Deputy Neil Inder wants Policy & Resources to prioritise what he claims the Housing Action Group has failed to do: deliver a cohesive plan to tackle Guernsey’s housing crisis.
The President of the Committee for Economic Development has lodged an amendment to the updated Government Work Plan 2022, which is set to be debated on next week. In it he asks that the States Assembly agree to direct P&R in publishing a ‘Housing Action Plan’.
As it stands the GWP includes a direction for P&R to “evaluate and implement” actions to address private housing capacity, key worker housing capacity and to progress work tackling the island’s mounting housing crisis. It also seeks to prioritise this work and give it “category 1 status”.
While Deputy Inder welcomes this, he thinks the information available to islanders, industry and politicians has not been centralised in one easily digestible place.
His amendment, if passed, will direct the P&R to coordinate and publish a ‘Housing Action Plan’ comprised of the work done by the Housing Action Group (HAG) and the Committee for Employment & Social Security in identifying land considered for development.
Pictured: Deputy Inder’s amendment, seconded by the President of P&R, Deputy Peter Ferbrache.
“What triggered [the decision] is what I expected to come out of the Housing Action Group (HAG),” said Deputy Inder.
“We haven’t heard an awful lot from them – we’ve had a bit of an update, most of which is peppered in the explanatory note of the amendment, which shows what they’ve identified, what they’ve done and what they’re thinking about.
“But I think the States-wide expectancy was that, with something with the word action in it, you would expect a plan to have appeared at the end of the process and that didn’t materialise.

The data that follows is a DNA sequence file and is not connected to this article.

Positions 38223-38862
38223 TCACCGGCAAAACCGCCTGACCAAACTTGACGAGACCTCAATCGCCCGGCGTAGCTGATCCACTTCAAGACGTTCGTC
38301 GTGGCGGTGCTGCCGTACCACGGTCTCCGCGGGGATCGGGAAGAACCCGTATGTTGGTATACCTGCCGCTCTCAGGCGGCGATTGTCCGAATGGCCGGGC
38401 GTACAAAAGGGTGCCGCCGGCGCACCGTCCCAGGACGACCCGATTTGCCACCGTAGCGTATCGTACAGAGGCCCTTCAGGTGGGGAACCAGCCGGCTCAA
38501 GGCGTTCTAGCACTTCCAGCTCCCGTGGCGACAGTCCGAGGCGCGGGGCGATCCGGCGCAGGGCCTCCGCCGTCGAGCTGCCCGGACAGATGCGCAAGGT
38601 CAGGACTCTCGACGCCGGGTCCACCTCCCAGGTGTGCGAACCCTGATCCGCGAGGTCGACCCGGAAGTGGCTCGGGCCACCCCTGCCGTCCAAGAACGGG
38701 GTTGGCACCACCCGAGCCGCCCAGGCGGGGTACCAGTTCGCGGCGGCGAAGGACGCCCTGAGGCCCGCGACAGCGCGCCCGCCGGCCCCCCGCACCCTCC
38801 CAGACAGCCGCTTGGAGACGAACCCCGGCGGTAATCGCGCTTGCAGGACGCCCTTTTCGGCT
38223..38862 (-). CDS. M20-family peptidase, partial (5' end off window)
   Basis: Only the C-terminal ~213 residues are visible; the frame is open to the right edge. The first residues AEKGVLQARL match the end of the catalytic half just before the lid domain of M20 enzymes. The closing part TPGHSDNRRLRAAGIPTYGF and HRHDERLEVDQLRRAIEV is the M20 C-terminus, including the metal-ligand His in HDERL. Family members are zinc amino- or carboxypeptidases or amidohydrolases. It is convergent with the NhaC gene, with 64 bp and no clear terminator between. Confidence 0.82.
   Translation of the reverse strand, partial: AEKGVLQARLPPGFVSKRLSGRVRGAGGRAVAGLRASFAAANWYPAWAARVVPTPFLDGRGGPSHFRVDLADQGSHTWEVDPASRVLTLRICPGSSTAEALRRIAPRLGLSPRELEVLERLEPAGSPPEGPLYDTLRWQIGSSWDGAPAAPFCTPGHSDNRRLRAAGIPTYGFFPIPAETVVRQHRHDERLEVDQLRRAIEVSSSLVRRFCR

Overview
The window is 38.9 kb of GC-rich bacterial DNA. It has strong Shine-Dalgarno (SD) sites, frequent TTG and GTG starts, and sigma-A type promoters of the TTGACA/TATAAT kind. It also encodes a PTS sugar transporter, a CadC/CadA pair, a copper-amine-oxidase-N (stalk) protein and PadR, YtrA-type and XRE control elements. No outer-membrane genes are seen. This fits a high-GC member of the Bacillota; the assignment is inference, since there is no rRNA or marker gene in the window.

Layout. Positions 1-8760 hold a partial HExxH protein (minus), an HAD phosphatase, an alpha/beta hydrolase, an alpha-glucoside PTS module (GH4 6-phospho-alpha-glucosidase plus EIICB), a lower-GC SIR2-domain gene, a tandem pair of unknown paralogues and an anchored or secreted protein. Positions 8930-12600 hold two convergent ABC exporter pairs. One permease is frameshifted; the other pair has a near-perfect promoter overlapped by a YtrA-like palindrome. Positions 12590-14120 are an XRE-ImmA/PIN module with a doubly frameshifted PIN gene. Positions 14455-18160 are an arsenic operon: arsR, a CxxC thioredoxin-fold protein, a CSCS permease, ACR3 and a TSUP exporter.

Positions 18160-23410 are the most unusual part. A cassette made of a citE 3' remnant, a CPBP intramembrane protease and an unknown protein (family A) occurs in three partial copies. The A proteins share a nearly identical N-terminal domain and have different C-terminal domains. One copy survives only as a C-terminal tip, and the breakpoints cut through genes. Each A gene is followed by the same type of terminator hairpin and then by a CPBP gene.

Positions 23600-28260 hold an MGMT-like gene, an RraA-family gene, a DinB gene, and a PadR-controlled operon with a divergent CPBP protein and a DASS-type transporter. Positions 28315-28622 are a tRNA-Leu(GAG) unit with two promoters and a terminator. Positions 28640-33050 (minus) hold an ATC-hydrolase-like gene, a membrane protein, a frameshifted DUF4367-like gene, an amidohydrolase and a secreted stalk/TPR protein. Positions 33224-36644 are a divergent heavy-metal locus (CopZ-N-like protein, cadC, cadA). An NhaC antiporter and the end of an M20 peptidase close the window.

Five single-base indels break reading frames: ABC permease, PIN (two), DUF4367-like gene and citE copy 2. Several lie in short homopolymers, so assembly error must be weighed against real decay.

“I’m asking the States to agree to come up with a housing action plan, which will coalesce what HAG has done at the moment and what property services are doing elsewhere.”
HAG was formed last year in reaction to various housing issues facing people in Guernsey. Its membership includes the Presidents of ESS, the Committee for the Environment & Infrastructure and the board of the Housing Strategy Programme. Senior officers from a range of service areas are also included.
Pictured: Deputy Inder said his approach to the crisis would’ve been to “buy a bunch of static homes and pepper them across emergency sites” as an immediate solution to those desperately looking for homes.
Deputy Inder noted the recent progress in kick starting housing developments in the island, including the Fontaine Vinery site and Pointes Rocques, but argued that there doesn’t seem to be a singular vision.
“We don’t have one single document that tells the people of this island or the industry, ‘this is what we’re doing to solve the crisis, this is how we’re going to do it and this is the plan to get us there’.
“There’s a certain voice that is not heard in Guernsey. We hear about all the big players, but we very rarely hear from what I call the ‘real economy’. Those people who are seeing their rents going through the roof; none of this is going to get better any time soon and I don’t think that’s entirely being recognised by government.”
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